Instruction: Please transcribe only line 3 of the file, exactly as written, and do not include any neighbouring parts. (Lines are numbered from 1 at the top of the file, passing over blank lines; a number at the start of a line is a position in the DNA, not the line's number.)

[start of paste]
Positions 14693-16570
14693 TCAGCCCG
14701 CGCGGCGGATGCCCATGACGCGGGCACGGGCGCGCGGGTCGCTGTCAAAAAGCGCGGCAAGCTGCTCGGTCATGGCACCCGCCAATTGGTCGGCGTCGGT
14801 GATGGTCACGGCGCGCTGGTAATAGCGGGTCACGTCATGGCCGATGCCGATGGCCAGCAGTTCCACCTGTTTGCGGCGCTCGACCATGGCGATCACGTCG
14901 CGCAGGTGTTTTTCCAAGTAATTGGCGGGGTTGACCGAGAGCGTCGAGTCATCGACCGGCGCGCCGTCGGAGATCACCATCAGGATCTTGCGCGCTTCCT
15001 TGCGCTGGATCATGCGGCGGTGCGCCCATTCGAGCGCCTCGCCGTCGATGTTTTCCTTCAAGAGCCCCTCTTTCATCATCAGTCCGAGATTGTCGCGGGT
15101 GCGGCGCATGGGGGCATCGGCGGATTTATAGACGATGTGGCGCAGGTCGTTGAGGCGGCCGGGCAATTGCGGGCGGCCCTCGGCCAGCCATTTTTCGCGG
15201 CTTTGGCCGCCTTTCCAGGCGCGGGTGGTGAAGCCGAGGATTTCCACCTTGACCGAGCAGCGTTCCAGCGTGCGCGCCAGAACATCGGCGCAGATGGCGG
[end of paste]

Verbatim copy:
14701 CGCGGCGGATGCCCATGACGCGGGCACGGGCGCGCGGGTCGCTGTCAAAAAGCGCGGCAAGCTGCTCGGTCATGGCACCCGCCAATTGGTCGGCGTCGGT